UAE-led research recommends low risk cancer patients delay surgery amid COVID-19 crisis

The research still recommends each case be considered on its individual requirements. (File/Shutterstock)
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Updated 07 April 2020

UAE-led research recommends low risk cancer patients delay surgery amid COVID-19 crisis

  • Report recommends each case still be considered for their individual needs
  • Low risk patients might be asked to consider delaying surgery

DUBAI: A global team of cancer treatment specialists, led by an Emirati physician, has published the first international medical recommendations for treating cancer patients during the coronavirus, COVID-19, pandemic, which in some cases suggests surgery should be delayed, UAE state news agency WAM reported.

Led by Humaid Al-Shamsi, consultant of oncology and cancer diseases, and associate professor at the University of Sharjah and President of the Emirates Cancer Society, the study was funded by the Khalifa bin Zayed Al Nahyan Foundation and Roche.

Mohammed Haji Al Khouri, director-general of the Khalifa bin Zayed Al Nahyan Foundation, said supporting scientific research, especially during the current crisis, is one of the Foundation’s priorities.

“We have seen the dangers that cancer patients across the world are facing during the current coronavirus pandemic, as well as the absence of any international recommendations for treating them during the crisis,” Al Khouri  said.

“That is why we decided to bring together international experts to make recommendations as soon as possible, to establish a global reference for all cancer therapists.”

The study concluded that each case should be considered on their own individual needs, but this should include postponing surgery or chemotherapy for low risk patients, as well as minimizing outpatient visits.

Healthcare company, Roche, renewed its commitment to supporting scientific research and commended the determination shown by researchers, doctors and international pharmaceutical companies to curb COVID-19.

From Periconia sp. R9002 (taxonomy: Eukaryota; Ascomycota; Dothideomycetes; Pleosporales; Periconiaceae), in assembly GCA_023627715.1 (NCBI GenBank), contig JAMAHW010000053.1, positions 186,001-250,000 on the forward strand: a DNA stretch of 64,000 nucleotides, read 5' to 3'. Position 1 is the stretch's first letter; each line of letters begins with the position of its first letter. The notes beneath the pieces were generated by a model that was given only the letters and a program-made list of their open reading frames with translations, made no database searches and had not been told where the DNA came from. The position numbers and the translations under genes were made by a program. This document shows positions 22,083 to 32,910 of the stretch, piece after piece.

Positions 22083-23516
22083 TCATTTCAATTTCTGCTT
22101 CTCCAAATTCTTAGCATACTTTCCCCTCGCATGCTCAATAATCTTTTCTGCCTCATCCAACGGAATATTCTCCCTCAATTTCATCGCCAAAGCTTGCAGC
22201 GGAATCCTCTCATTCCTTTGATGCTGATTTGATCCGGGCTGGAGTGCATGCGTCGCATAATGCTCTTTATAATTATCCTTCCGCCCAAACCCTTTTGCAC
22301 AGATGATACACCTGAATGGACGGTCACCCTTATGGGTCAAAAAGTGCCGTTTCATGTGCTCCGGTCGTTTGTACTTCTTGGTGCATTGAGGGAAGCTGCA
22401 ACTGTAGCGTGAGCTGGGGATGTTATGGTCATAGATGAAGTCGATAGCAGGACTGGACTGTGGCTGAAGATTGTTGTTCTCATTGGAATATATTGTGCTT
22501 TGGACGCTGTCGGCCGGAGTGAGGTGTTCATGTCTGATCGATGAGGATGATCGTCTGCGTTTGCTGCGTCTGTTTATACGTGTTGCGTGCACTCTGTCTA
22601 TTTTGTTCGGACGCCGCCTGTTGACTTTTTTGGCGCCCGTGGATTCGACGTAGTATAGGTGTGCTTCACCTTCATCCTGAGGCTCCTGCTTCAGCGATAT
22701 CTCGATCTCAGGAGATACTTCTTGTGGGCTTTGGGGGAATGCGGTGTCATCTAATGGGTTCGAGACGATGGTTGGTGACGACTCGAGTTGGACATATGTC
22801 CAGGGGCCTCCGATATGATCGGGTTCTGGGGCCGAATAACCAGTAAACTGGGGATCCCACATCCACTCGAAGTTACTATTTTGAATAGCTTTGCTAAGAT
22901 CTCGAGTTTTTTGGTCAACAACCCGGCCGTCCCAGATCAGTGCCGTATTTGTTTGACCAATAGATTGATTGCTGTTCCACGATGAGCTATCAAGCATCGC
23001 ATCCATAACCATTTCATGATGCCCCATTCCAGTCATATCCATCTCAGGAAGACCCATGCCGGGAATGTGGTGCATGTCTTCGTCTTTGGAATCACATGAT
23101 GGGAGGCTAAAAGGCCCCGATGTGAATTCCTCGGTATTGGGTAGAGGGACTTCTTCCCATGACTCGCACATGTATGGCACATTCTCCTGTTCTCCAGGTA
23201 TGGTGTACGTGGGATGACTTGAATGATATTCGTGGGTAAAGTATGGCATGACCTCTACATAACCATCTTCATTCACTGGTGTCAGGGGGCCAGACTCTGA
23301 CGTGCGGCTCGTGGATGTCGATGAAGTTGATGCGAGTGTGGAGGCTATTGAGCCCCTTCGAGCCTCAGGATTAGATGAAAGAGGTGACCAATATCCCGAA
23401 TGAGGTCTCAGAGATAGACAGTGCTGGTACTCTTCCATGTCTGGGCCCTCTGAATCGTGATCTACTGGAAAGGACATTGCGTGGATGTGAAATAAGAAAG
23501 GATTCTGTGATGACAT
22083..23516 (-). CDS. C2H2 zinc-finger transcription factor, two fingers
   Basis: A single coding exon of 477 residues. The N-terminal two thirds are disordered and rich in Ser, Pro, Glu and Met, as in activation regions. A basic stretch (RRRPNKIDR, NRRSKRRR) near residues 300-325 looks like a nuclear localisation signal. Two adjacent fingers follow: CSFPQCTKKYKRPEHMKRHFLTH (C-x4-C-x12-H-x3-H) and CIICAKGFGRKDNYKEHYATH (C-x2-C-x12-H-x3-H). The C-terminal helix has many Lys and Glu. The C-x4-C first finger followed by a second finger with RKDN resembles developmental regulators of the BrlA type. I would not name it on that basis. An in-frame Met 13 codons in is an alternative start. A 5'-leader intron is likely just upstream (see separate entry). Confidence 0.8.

Greece readies revival of coronavirus-hit economy

Updated 32 min 54 sec ago

Greece readies revival of coronavirus-hit economy

  • Tourism accounts for around 20 percent of Greek gross domestic product
  • Greece desperately needs to attract visitors this year

ATHENS: Greece geared up Thursday to revive its tourism-dependent economy, which shrank in the first quarter owing to measures against the coronavirus, the Elstat data agency said.
Prime Minister Kyriakos Mitsotakis is to headline an event later in the day to unveil a national tourism campaign for the virus-shortened season.
He has already warned the country that the economy would fall into a “deep recession” this year before rebounding in 2021.
Tourism accounts for around 20 percent of Greek gross domestic product (GDP), so it is crucial that visitors be attracted back to the nation’s beaches and iconic island villages.
Toward that end, Greece has announced a ‘bridge phase’ between June 15 and 30, during which airports in Athens and Thessaloniki will receive regular passenger flights.
Other regional and island airports are to open on July 1.
Greece plans to impose a seven- to 14-day quarantine only on travelers from only the hardest-hit areas as identified by the European Union Aviation Safety Agency (EASA).
Sample tests will also be carried out at entry points for epidemiological purposes however.
Provisional data released by Elstat showed how important it is to get the tourism sector back on its feet.
GDP fell by 1.6 percent in the first quarter of 2020 compared with the previous three months, and by 0.9 percent year-on-year, the data showed.
But data for March alone showed that month was not as bad as expected, government spokesman Stelios Petsas told a press conference.
Now, “Greece is opening its gates to the world under safe conditions for tourism workers, for residents of tourism destinations and of course, for our visitors,” he said.
With fewer than 180 coronavirus deaths among 11 million residents, Greece seeks to market itself as a healthy holiday destination.
On Tuesday, Athens said it was suspending flights to and from Qatar until June 15 after 12 people on a flight from Doha tested positive for COVID-19.
Earlier Thursday, Greek media reported that a first batch of nearly 190 tests among residents of the Cycladic islands, one of Greece’s most popular destinations, had turned up negative.
The country desperately needs to attract visitors this year.
The latest finance ministry estimate suggests that for 2020 as a whole, business activity could drop by up to 13 percent from the level in 2019.
Between 2009 and 2018, Greece suffered its worst economic crisis in modern times, and had begun to slowly regain some of the lost ground before it was hit by the impact of coronavirus restrictions.
The country was shut down for six weeks, and the International Monetary Fund forecast in May that GDP would decline by 10 percent this year before growing by 5.5 percent in 2021.